As we entered lockdown in March in the UK, there was significant anxiety initially that families would find it impossible to access the help they needed across many service areas, quickly followed by the development of an online offer, which has continued to evolve and improve over the ensuing months. It is clear that things will remain “different” for a long time, as we get used to living in this new world; but there is already a lot we have learned, and as always we can benefit from sharing and learning together.
In the first of what I hope will be a series of posts exploring taking services online, I bring you an interview / discussion with a team of practitioners in Bedford, using the Who’s In Charge? programme to support families experiencing violence and abuse from their children.
My attention was drawn this week to the recently released Home Office Guidance, Information for Local Areas on the change to the definition of Domestic Violence and Abuse. Produced in partnership with AVA, the guidance contains a whole section on Child to Parent Violence and calls specifically for the support of local groups working with families experiencing parent abuse, and the training of domestic violence workers in their work with this form of family violence.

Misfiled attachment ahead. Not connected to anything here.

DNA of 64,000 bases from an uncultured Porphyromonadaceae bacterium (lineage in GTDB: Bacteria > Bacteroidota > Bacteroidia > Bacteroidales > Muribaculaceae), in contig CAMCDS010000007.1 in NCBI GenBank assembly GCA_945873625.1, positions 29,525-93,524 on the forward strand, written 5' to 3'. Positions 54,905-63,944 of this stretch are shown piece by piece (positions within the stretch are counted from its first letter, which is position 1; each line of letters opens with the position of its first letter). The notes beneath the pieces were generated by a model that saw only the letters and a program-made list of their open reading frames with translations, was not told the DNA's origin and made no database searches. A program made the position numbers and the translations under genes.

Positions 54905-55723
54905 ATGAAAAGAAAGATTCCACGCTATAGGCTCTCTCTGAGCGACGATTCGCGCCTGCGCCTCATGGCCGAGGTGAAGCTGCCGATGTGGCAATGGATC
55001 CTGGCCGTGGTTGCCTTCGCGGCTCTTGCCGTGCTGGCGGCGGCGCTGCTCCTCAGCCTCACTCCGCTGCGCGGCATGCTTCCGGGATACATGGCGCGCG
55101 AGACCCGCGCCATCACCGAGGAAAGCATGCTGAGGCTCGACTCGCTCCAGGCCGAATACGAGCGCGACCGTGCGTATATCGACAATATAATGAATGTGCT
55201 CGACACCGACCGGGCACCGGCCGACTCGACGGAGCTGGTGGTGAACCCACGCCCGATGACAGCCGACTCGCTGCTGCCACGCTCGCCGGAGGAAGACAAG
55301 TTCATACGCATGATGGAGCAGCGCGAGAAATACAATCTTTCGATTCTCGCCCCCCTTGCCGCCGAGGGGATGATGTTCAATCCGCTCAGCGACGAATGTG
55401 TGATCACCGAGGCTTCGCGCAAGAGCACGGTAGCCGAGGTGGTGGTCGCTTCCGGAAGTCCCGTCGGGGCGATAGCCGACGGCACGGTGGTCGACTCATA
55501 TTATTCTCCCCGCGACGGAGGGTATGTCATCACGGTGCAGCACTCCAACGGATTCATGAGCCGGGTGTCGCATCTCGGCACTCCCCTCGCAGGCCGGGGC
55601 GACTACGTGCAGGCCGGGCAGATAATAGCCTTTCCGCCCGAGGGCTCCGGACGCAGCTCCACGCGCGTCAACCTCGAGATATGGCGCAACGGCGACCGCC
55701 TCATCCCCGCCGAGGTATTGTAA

At the same time, I received some comments from Anne-Marie Harris, Senior Development Adviser for Effective Practice with the Youth Justice Board for England and Wales, addressing the extension of the definition and drawing attention again to the need to exercise caution in the way these developments are carried forward. These are reproduced here and are particularly pertinent in the light of the guidance issued. Continue reading
A lot has been written about the difficulties in adopting a safeguarding response to the issue of parent abuse. First of all, it falls outside the normative model of child as victim, to which the responses are generally geared; and the safeguarding of vulnerable adults guidance is not usually applied to the parents in these situations, as they are not considered vulnerable within the specific terms. Continue reading